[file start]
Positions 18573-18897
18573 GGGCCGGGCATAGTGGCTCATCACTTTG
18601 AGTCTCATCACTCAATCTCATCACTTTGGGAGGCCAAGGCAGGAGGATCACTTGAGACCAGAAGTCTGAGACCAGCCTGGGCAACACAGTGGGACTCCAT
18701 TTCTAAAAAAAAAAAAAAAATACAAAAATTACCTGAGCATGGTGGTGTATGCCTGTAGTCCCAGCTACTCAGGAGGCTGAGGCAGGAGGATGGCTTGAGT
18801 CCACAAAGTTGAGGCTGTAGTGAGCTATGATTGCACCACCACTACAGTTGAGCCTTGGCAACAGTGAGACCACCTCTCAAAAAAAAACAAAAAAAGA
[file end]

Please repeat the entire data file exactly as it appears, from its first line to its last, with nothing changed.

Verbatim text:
Positions 18573-18897
18573 GGGCCGGGCATAGTGGCTCATCACTTTG
18601 AGTCTCATCACTCAATCTCATCACTTTGGGAGGCCAAGGCAGGAGGATCACTTGAGACCAGAAGTCTGAGACCAGCCTGGGCAACACAGTGGGACTCCAT
18701 TTCTAAAAAAAAAAAAAAAATACAAAAATTACCTGAGCATGGTGGTGTATGCCTGTAGTCCCAGCTACTCAGGAGGCTGAGGCAGGAGGATGGCTTGAGT
18801 CCACAAAGTTGAGGCTGTAGTGAGCTATGATTGCACCACCACTACAGTTGAGCCTTGGCAACAGTGAGACCACCTCTCAAAAAAAAACAAAAAAAGA